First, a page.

12. Fill the back edge of the oil seal with grease and fit it in to the hub. It is fitted flat side facing out with the greased edge facing the bearing. gently tap in with a hammer, using a circular motion so that it goes in squarely. Again the sound it makes will change as it reaches its seat.
13. Before sliding the hub back on the stub axle. make sure the stub is clean and the collar that the oil seal runs on is free from any sharp edges. If needed, rub gently with a bit of emery cloth so the surface feels smooth. Also make sure the inside of the drum has no grease in it. Use some brake cleaner to make sure.
14. Slide the hub onto the stub axle and fit the outer bearing centre (remember to coat it in grease). Slide the first washer on and then fit the first retaining nut. Pinch the nut up using the box spanner until the hub turns with slight resistance. Slide on the lock washer and fit the locking nut. Tighten the lock nut using the box spanner and then check the hub still turns with just a little resistance. If its all OK then bend down the lock washer tab onto the lock nut so it cannot move.
15. Using a paint brush, paint the visible parts inside the hub with grease. You can be generous this time.
16. Refit the drive ring and refit the circlip. You may have to pull the drive shaft back out slightly to get the circlip back on. Pull it back out from the centre, it has a thread in it.
17. Refit the cap or free wheeling hub if you have them and your brake caliper if you have discs. Use some brake cleaner on the disc to make sure its free from grease.
18. Double check everything is tight and that the hub still goes round with a little resistance. If you satisfied that everything is OK then refit the road wheel.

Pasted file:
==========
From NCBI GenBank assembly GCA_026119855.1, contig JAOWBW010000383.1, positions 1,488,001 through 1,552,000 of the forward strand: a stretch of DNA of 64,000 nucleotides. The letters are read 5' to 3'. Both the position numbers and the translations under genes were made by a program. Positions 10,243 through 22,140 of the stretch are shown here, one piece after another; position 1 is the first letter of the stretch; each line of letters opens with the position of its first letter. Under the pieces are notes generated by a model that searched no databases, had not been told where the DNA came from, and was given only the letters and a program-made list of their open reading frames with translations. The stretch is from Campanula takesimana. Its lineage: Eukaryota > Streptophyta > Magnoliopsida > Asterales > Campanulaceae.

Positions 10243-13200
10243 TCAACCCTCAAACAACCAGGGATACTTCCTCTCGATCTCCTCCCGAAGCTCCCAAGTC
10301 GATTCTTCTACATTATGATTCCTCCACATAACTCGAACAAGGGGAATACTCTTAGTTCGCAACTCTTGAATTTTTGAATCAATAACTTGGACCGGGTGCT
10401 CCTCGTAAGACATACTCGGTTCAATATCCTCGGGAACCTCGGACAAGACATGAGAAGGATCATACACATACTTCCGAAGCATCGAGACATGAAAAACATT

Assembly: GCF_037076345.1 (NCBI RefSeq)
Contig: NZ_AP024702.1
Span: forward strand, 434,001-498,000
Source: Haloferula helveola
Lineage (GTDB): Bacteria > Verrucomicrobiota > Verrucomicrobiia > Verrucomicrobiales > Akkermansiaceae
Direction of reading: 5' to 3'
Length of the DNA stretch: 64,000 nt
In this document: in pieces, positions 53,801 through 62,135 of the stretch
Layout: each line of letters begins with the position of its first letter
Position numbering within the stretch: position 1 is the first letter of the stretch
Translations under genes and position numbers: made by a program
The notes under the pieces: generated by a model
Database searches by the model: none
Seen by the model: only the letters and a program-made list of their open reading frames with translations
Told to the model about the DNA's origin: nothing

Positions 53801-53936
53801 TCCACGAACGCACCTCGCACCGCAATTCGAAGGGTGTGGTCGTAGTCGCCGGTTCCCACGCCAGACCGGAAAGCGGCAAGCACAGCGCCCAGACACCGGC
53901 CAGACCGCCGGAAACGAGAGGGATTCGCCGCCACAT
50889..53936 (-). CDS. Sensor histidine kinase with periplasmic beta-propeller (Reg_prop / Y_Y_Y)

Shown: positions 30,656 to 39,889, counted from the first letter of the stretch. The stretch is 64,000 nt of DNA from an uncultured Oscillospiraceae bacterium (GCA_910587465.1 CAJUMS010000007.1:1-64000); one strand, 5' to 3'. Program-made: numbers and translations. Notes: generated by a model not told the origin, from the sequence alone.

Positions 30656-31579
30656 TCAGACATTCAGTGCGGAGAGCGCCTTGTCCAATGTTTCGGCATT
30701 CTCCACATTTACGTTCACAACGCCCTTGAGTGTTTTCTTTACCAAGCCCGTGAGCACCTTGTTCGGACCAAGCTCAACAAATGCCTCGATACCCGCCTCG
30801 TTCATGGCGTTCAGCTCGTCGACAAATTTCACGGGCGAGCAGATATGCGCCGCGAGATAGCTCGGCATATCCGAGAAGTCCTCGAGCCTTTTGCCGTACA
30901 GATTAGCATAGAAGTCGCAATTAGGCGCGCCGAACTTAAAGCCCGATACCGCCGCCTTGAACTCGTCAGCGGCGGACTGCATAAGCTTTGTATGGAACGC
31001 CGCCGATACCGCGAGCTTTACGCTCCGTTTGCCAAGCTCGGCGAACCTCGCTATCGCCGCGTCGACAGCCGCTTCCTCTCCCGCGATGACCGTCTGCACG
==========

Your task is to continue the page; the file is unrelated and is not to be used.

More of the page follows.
That's it, one wheel bearing replaced. Repeat for the opposite side.
After a week or 100 miles, jack up the Jeep and check for play in the bearings. If there is play, then there wasn't enough resistance when you tightened up the retaining nuts. Take the centre off and re-tighten the nuts. That's it till the next time they need replacing
I have done mine so many times now, that I can easily do both sides in less an hour if nothing goes wrong.
Things that can go wrong ....
Inner bearing seized onto the stub axle.
This has happened a few times to me. It becomes evident when the hub will not slide off the stub axle. The hub won't slide off because the oil seal will not slide over the bearing that is stuck on the stub axle. Use an old screwdriver to pry out the oil seal and then the hub will slide off. It leaves the inner bearing on the stub axle. WD40, patience and a 3 leg gear puller will remove it.
Lock nuts with heavily damaged edges.
I only came across this once, the first time I changed my bearings. Someone (previous owner probably) had used a chisel to undo/tighten the nuts because they didn't have the correct box spanner. If you need to replace them, Land Rover 'series' front stub axle nuts and washers are the same.
How to do it - the rough guide